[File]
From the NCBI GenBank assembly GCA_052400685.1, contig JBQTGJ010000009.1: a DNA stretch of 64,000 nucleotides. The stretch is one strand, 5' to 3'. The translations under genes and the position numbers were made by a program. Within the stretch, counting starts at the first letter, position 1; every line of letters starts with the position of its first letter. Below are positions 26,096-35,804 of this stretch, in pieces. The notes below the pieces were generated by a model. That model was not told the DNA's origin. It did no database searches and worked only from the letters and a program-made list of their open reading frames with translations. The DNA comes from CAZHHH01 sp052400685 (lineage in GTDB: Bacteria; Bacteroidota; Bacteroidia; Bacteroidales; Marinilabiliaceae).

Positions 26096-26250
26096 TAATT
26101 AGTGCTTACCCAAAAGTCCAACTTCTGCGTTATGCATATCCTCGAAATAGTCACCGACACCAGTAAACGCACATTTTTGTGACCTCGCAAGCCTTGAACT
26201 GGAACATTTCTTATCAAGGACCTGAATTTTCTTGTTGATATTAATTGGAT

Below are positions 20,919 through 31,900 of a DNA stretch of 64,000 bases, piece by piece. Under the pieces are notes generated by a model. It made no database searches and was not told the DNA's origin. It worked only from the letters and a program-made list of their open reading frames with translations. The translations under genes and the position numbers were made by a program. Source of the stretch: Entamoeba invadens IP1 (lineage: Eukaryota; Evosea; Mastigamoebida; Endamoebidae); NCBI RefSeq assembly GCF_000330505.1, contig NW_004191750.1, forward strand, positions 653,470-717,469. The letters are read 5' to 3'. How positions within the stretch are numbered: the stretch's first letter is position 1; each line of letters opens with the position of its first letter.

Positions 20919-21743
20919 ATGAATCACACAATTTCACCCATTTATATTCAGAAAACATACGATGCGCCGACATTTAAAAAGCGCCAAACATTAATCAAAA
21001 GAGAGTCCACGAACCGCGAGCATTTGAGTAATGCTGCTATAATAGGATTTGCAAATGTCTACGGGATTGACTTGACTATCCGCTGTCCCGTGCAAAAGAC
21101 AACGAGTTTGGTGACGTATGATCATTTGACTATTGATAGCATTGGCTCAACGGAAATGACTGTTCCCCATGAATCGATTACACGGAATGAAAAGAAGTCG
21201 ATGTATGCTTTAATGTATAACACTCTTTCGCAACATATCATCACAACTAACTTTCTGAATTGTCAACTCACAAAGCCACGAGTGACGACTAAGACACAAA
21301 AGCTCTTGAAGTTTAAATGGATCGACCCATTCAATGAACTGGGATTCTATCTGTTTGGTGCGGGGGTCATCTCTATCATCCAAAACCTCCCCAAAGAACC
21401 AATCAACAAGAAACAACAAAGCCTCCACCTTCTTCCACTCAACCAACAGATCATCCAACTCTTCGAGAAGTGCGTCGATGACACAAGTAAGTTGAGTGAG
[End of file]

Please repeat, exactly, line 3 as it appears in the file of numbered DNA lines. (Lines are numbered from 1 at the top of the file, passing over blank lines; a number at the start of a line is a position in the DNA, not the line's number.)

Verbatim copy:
26096 TAATT